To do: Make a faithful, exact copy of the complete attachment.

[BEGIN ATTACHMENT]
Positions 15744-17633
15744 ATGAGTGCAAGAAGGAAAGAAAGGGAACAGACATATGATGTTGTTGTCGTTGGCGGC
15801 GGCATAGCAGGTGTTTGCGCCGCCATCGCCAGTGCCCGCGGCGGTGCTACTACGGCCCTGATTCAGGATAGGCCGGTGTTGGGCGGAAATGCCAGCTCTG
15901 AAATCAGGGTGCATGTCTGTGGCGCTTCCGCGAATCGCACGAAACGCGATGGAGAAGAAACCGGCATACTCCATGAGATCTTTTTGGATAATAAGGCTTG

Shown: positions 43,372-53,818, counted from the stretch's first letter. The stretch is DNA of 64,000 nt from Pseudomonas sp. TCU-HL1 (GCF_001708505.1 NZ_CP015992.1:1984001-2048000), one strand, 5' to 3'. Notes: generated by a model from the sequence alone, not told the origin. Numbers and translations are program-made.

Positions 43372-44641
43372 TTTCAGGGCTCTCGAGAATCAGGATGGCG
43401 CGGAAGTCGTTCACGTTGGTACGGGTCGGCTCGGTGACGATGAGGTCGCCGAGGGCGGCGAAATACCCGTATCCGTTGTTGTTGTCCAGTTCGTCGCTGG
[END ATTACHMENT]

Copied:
Positions 15744-17633
15744 ATGAGTGCAAGAAGGAAAGAAAGGGAACAGACATATGATGTTGTTGTCGTTGGCGGC
15801 GGCATAGCAGGTGTTTGCGCCGCCATCGCCAGTGCCCGCGGCGGTGCTACTACGGCCCTGATTCAGGATAGGCCGGTGTTGGGCGGAAATGCCAGCTCTG
15901 AAATCAGGGTGCATGTCTGTGGCGCTTCCGCGAATCGCACGAAACGCGATGGAGAAGAAACCGGCATACTCCATGAGATCTTTTTGGATAATAAGGCTTG

Shown: positions 43,372-53,818, counted from the stretch's first letter. The stretch is DNA of 64,000 nt from Pseudomonas sp. TCU-HL1 (GCF_001708505.1 NZ_CP015992.1:1984001-2048000), one strand, 5' to 3'. Notes: generated by a model from the sequence alone, not told the origin. Numbers and translations are program-made.

Positions 43372-44641
43372 TTTCAGGGCTCTCGAGAATCAGGATGGCG
43401 CGGAAGTCGTTCACGTTGGTACGGGTCGGCTCGGTGACGATGAGGTCGCCGAGGGCGGCGAAATACCCGTATCCGTTGTTGTTGTCCAGTTCGTCGCTGG